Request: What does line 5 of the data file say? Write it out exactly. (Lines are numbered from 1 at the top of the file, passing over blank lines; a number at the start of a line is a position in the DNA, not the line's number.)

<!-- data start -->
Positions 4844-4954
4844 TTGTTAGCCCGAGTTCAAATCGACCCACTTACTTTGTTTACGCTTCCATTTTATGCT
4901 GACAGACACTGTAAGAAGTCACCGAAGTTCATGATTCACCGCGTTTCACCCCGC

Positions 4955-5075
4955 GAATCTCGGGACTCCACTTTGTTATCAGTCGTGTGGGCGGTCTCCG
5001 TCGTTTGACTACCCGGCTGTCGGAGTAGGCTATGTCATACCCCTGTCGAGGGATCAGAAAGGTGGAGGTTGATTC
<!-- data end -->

4955 GAATCTCGGGACTCCACTTTGTTATCAGTCGTGTGGGCGGTCTCCG